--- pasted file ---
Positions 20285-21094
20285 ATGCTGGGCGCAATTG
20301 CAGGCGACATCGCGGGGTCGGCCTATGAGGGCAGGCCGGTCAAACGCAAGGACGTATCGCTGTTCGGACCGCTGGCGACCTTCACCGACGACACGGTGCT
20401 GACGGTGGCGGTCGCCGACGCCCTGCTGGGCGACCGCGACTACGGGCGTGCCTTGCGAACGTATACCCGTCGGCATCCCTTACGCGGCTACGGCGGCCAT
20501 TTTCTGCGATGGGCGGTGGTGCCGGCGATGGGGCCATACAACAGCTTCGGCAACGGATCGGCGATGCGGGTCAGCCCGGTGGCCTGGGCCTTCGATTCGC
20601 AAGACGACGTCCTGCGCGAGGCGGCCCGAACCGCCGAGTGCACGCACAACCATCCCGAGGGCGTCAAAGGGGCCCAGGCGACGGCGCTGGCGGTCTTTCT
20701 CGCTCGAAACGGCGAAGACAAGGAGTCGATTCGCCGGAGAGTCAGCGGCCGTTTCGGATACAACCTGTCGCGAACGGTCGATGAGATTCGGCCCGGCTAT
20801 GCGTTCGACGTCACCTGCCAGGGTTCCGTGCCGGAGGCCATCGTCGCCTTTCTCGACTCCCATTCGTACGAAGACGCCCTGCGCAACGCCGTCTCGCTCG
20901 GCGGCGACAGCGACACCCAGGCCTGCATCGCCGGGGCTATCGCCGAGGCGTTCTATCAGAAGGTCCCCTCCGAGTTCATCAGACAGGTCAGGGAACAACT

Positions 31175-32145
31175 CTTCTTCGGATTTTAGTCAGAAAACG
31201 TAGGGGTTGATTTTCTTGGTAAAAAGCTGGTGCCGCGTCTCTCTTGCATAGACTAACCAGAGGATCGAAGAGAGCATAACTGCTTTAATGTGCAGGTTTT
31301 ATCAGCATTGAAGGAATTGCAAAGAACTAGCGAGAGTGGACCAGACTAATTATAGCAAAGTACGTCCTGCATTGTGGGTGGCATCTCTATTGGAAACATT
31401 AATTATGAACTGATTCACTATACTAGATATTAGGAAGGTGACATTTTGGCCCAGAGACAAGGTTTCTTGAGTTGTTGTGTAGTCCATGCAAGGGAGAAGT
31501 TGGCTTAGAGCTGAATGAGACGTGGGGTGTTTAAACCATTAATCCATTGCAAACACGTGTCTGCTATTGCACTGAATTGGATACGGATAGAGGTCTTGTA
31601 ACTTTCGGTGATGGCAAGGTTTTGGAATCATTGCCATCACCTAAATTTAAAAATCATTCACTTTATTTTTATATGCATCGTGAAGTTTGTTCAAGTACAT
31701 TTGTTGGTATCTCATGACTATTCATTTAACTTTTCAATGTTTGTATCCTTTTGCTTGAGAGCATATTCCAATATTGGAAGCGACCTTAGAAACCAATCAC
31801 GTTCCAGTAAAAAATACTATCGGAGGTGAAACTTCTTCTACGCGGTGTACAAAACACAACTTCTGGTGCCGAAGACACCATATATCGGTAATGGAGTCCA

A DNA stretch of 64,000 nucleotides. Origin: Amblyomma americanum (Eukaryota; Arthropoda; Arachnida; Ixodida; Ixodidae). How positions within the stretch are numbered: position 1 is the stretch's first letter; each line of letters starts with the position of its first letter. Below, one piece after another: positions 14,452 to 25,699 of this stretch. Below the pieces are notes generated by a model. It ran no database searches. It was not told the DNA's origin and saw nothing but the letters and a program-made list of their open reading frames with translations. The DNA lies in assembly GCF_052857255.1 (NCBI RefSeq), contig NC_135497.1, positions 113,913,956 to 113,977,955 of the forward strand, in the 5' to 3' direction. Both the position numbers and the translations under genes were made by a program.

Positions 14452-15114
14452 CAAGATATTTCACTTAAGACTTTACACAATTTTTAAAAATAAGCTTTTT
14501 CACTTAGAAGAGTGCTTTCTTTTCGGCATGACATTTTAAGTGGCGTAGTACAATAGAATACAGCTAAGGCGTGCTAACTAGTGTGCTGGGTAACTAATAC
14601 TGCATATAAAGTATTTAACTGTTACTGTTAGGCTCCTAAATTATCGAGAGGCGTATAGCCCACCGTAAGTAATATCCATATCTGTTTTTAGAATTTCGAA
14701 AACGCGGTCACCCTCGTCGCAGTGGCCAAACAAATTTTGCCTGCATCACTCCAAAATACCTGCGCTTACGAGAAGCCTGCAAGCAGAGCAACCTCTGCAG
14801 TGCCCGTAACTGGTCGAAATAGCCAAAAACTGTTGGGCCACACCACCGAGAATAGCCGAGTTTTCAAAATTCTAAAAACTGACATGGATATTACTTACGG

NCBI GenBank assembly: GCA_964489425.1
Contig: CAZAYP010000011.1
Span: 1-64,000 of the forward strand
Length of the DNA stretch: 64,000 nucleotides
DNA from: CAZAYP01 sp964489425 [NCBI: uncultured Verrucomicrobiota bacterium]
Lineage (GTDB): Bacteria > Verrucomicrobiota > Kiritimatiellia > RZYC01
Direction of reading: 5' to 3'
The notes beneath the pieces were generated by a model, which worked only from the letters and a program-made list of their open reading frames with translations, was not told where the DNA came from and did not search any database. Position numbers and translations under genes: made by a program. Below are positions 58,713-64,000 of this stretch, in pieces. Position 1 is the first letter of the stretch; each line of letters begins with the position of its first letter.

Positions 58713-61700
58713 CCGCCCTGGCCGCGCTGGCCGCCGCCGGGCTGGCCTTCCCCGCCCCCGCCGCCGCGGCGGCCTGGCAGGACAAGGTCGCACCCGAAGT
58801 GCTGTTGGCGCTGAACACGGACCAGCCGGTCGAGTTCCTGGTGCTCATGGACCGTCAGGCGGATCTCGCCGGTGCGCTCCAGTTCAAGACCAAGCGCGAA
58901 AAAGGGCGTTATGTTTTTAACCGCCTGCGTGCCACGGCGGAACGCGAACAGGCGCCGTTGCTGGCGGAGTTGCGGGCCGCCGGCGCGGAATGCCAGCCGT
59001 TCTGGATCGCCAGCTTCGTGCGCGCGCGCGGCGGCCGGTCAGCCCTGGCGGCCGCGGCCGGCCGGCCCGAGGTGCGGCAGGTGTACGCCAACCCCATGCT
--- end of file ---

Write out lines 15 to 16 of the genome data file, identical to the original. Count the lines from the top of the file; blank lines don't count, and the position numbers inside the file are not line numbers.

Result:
31501 TGGCTTAGAGCTGAATGAGACGTGGGGTGTTTAAACCATTAATCCATTGCAAACACGTGTCTGCTATTGCACTGAATTGGATACGGATAGAGGTCTTGTA
31601 ACTTTCGGTGATGGCAAGGTTTTGGAATCATTGCCATCACCTAAATTTAAAAATCATTCACTTTATTTTTATATGCATCGTGAAGTTTGTTCAAGTACAT